We examined whether established associations between HIV disease and HIV disease progression on worse health-related quality of life (HQOL) were applicable to women with severe trauma histories, in this case Rwandan women genocide survivors, the majority of whom were HIV-infected. Additionally, this study attempted to clarify whether post-traumatic stress symptoms were uniquely associated with HQOL or confounded with depression. The Rwandan Women's Interassociation Study and Assessment was a longitudinal prospective study of HIV-infected and uninfected women. At study entry, 922 women (705 HIV+ and 217 HIV-) completed measures of symptoms of post-traumatic stress and HQOL as well as other demographic, clinical, and behavioral characteristics. Even after controlling for potential confounders and mediators, HIV+ women, in particular those with the lowest CD4 counts, scored significantly worse on HQOL and overall quality of life (QOL) than did HIV- women. Even after controlling for depression and HIV disease progression, women with more post-traumatic stress symptoms scored worse on HQOL and overall QOL than women with fewer post-traumatic stress symptoms. This study demonstrated that post-traumatic stress symptoms were independently associated with HQOL and overall QOL, independent of depression and other confounders or potential mediators. Future research should examine whether the long-term impact of treatment on physical and psychological symptoms of HIV and post-traumatic stress symptoms would generate improvement in HQOL.

  4. Impacts of residential heating intervention measures on air quality and progress towards targets in Christchurch and Timaru, New Zealand

    Science.gov (United States)

    Scott, Angelique J.; Scarrott, Carl

    2011-06-01

    Elevated wintertime particulate concentrations in the New Zealand cities of Christchurch and Timaru are mostly attributed to the burning of wood and coal for residential heating. A carrot-and-stick approach was adopted for managing air quality in Christchurch, where strict intervention measures were introduced together with a residential heater replacement programme to encourage householders to change to cleaner forms of heating. A similar approach was only recently implemented for Timaru. This paper presents the results of a partial accountability analysis, where the impact of these measures on the target source, PM 10 emissions, and PM 10 concentrations are quantified. A statistical model was developed to estimate trends in the concentrations, which were tested for significance after accounting for meteorological effects, and to estimate the probability of meeting air quality targets. Results for Christchurch and Timaru are compared to illustrate the impacts of differing levels of intervention on air quality. In Christchurch, approximately 34,000 (76%) open fires and old solid fuel burners were replaced with cleaner heating technology from 2002 to 2009, and total open fires and solid fuel burner numbers decreased by 45%. Over the same time period, estimated PM 10 emissions reduced by 71% and PM 10 concentrations by 52% (maxima), 36% (winter mean), 26% (winter median) and 41% (meteorology-adjusted winter means). In Timaru, just 3000 (50%) open fires and old solid fuel burners were replaced from 2001 to 2008, with total open fire and solid fuel burner numbers reduced by 24%. PM 10 emissions declined by 32%, with low reductions in the PM 10 concentrations (maxima decreased by 7%, winter means by 11% and winter medians by 3%). These findings, supported by the results of the meteorology corrected trend analysis for Christchurch, strongly indicate that the combination of stringent intervention measures and financial incentives has led to substantial air quality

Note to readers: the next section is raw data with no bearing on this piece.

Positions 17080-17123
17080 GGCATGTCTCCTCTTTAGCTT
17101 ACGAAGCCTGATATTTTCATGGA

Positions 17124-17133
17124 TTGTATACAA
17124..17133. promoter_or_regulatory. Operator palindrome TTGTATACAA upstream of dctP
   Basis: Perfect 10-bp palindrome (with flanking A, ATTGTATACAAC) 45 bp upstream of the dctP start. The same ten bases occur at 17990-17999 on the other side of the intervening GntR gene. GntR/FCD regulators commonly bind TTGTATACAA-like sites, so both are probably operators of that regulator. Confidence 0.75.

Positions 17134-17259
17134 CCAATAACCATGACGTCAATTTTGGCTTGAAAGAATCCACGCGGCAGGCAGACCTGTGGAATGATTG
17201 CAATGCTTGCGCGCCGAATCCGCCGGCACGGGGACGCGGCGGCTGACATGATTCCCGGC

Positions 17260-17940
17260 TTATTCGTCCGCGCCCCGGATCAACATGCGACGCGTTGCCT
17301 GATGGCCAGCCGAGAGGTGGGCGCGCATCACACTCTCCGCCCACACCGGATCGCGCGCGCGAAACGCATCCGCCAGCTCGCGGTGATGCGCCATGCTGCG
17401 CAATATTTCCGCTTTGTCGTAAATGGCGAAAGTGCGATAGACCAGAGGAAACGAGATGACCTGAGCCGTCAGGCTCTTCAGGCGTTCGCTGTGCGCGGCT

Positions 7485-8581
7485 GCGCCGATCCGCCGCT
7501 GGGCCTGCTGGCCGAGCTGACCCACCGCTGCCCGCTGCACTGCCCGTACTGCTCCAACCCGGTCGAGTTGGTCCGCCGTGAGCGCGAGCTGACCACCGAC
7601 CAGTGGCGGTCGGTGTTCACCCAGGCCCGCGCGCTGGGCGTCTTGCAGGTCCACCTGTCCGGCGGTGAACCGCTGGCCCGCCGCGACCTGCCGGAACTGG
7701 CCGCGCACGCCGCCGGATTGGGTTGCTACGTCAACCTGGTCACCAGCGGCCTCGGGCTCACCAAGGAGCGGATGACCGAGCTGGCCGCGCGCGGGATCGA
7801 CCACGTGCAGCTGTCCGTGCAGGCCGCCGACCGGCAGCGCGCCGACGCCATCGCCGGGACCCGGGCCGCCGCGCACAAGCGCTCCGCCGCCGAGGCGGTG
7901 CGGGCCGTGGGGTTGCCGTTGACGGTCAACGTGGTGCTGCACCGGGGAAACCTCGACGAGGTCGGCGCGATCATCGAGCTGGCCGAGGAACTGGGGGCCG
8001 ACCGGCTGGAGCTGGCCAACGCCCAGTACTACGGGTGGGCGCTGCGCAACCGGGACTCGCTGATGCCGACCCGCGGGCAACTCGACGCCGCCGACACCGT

5. The contribution of transport to air quality. TERM 2012: transport indicators tracking progress towards environmental targets in Europe

    Energy Technology Data Exchange (ETDEWEB)

    Sanchez Vicente, A.; Pastorello, C.; Foltescu, V.L. [and others

    2012-11-15

    TERM 2012 (Transport and Environment Reporting Mechanism) presents the most relevant and up to date information on the main issues regarding transport and environment in Europe, particularly in areas with specific policy targets such as greenhouse gas emissions and energy consumption, transport demand levels, noise and other issues. It also offers an overview of the transport sector's impact on air pollutant emissions and air quality. It discusses the contributions made by all modes of transport to direct air pollutant emissions and also to 'secondary' air pollutants formed in the atmosphere. Alongside the recently published Air quality in Europe - 2012 report, TERM 2012 aims to inform the European Commission's review of the Thematic Strategy on Air Pollution. (Author)

  6. Potential use of transmission tomographic techniques for the quality checking of cemented waste drums. Progress report to 31 March 1985

    Energy Technology Data Exchange (ETDEWEB)

    Huddleston, J; Hutchinson, I G

    1986-01-01

    In support of the programme for the quality checking of encapsulated intermediate level waste, the possibilities of using transmission tomographic techniques for the determination of the physical properties of the drum are being considered. A literature survey has been undertaken and the possibilities of extracting data from video recordings of real time radiographs are considered. This work was carried out with financial support from British Nuclear Fuels plc and the UK Department of the Environment. In the DoE context, the results will be used in the formulation of Government Policy, but at this stage they do not necessarily represent Government Policy.

  7. Quality

    International Nuclear Information System (INIS)